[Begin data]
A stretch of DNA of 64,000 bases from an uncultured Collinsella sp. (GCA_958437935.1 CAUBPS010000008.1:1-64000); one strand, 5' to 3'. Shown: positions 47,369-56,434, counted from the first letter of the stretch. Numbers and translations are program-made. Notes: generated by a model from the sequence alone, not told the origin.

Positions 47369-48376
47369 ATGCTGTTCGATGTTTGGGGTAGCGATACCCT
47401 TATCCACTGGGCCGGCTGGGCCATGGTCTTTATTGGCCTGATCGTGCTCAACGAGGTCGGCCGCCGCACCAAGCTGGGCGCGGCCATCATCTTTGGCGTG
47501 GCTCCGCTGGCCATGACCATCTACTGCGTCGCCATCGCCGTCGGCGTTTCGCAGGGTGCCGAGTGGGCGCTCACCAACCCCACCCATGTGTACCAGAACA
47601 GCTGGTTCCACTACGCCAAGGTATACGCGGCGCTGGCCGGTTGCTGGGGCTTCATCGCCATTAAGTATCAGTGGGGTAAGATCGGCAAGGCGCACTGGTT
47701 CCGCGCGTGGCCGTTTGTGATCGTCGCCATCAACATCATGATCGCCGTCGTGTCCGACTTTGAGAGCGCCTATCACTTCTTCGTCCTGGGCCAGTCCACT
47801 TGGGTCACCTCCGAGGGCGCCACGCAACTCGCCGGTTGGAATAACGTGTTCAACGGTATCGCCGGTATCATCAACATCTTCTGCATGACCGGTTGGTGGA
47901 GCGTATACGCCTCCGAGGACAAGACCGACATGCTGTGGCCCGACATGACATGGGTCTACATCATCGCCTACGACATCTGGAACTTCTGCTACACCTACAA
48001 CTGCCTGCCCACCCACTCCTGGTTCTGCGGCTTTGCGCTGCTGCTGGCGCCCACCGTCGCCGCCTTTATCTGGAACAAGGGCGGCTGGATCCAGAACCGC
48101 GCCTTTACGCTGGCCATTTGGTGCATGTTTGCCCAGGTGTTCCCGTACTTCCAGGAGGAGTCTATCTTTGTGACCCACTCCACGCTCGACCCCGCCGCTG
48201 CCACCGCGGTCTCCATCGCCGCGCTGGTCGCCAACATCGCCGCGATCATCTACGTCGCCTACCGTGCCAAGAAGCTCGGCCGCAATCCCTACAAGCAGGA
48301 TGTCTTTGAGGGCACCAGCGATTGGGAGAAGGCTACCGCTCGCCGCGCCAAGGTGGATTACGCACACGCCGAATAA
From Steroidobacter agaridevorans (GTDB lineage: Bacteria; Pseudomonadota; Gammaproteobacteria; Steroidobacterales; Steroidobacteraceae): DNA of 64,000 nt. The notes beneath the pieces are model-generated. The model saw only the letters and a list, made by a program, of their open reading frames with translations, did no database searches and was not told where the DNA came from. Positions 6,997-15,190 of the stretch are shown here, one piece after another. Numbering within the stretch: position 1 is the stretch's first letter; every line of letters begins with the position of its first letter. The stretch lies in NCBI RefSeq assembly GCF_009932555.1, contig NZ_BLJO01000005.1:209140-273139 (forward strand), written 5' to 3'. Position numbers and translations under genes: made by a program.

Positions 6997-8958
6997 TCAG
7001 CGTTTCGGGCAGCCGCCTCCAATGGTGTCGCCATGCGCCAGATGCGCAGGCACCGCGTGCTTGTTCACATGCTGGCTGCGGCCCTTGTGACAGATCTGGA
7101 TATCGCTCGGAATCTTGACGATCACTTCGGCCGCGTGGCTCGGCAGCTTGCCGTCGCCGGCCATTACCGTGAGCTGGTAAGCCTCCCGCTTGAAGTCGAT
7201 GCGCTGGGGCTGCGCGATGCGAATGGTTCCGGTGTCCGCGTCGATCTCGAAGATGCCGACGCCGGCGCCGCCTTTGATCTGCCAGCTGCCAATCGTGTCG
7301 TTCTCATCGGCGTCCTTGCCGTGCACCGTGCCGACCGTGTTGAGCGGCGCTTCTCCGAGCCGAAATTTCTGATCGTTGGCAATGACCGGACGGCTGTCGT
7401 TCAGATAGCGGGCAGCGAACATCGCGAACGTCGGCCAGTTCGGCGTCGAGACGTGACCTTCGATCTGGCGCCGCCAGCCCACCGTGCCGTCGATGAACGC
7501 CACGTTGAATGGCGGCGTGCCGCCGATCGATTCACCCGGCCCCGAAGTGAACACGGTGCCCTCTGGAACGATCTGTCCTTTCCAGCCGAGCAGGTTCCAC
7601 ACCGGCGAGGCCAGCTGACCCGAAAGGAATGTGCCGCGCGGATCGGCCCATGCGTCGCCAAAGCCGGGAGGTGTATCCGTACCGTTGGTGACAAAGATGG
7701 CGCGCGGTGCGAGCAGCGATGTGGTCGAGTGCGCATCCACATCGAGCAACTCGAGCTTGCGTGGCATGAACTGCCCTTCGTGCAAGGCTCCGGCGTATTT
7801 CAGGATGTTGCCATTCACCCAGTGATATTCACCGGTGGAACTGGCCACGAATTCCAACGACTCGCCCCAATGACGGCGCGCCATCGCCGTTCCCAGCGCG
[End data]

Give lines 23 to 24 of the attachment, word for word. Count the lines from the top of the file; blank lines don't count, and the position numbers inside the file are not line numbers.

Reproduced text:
7601 ACCGGCGAGGCCAGCTGACCCGAAAGGAATGTGCCGCGCGGATCGGCCCATGCGTCGCCAAAGCCGGGAGGTGTATCCGTACCGTTGGTGACAAAGATGG
7701 CGCGCGGTGCGAGCAGCGATGTGGTCGAGTGCGCATCCACATCGAGCAACTCGAGCTTGCGTGGCATGAACTGCCCTTCGTGCAAGGCTCCGGCGTATTT